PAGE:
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11/23/2017, 23:19, Vienna  DEUTSCH / ENGLISH




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An Unexpected Essay (Part I)

Author: Nicholas Fox Weber

(06/28/2017)
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When a lay person is psychoanalyzed, one of the astonishing surprises is the discovery of the unpredictable way that things happen. You professionals may say that sequences of thoughts and events are, in fact, predictable, or at least understandable, or, if neither of those, analyzable. But those of us who think we are doing unusually well simply when we have sufficient cognition to deduce that, if our opponent at tennis hits a deft drop shot over the net, deliberately manipulating it to fall softly at the front of the forecourt, we have to run like hell in order to reach the ball and still have a chance to win the point, are far less apt to know in our everyday lives why one event or feeling has led to another. If some further intuitive recognition of cause and effect inspires us to return the taunting drop shot at a sharp angle and win the point, we are surprised to discover ourselves that much more astute. We laypeople, you see, are unlikely to know why we respond as we do to a lot in our lives. The reasons for reactions more profound than those in a game of tennis elude us.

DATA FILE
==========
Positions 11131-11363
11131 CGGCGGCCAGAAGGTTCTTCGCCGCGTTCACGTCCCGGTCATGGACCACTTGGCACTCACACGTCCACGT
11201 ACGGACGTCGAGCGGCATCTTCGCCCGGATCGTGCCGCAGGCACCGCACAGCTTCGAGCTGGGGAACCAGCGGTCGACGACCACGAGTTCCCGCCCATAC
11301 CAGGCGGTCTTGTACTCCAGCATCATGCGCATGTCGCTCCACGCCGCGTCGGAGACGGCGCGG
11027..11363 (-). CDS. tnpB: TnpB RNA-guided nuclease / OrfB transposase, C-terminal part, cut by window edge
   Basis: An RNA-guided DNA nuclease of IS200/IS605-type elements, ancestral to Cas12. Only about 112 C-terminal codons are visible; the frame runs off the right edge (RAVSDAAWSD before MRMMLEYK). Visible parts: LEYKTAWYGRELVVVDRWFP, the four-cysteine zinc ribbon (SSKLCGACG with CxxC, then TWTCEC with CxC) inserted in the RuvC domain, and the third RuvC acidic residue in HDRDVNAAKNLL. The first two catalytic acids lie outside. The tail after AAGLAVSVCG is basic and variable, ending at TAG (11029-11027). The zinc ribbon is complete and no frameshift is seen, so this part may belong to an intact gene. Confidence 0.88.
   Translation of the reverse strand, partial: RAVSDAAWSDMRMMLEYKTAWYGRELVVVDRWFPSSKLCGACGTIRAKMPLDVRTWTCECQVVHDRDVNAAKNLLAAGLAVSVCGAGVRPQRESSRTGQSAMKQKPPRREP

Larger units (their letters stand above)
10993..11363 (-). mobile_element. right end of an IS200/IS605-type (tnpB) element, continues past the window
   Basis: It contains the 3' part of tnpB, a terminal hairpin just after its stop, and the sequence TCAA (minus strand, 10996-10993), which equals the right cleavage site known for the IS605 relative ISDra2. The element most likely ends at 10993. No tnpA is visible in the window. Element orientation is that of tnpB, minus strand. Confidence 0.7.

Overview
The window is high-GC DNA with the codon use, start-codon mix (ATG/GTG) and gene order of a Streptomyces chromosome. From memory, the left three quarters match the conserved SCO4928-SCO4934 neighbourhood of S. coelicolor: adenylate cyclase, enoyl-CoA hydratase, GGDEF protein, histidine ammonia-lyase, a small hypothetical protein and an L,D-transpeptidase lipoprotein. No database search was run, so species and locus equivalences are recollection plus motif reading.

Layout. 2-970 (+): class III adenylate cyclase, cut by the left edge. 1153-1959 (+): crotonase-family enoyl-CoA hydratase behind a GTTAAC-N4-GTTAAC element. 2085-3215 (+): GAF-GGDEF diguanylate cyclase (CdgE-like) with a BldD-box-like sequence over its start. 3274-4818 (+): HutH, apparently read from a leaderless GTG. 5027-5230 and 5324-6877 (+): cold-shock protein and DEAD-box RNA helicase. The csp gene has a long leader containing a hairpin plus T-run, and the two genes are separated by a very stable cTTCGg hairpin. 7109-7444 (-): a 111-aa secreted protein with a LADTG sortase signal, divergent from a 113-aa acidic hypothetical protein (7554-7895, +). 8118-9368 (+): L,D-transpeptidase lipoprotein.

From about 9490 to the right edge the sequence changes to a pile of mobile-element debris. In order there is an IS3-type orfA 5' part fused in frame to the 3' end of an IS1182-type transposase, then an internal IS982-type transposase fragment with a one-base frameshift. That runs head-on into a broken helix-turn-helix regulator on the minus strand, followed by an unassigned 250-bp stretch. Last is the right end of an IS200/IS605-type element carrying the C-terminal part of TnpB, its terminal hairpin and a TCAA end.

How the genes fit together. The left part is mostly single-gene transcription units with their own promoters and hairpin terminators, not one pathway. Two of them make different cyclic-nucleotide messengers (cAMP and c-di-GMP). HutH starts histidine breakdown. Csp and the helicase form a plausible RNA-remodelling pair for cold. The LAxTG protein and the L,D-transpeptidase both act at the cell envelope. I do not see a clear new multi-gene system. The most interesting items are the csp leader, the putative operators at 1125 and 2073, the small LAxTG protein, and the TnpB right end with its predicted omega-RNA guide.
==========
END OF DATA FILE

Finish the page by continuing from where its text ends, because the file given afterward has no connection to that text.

You ask, perhaps, why my analogy is coming from tennis. It is above all from your questions, at least in my experience, that those of us who believe in the analytic process make the greatest progress. We will get to the tennis issue later.

When I say “a lay person,” I mean people like me, one of those highly educated, sufficiently fortunate, neurotic individuals who chooses to be psychoanalyzed in the most traditional sense of the word. To amplify on what that sentence means, I will explain my own particularities to you.

Let’s start with “highly educated”:...





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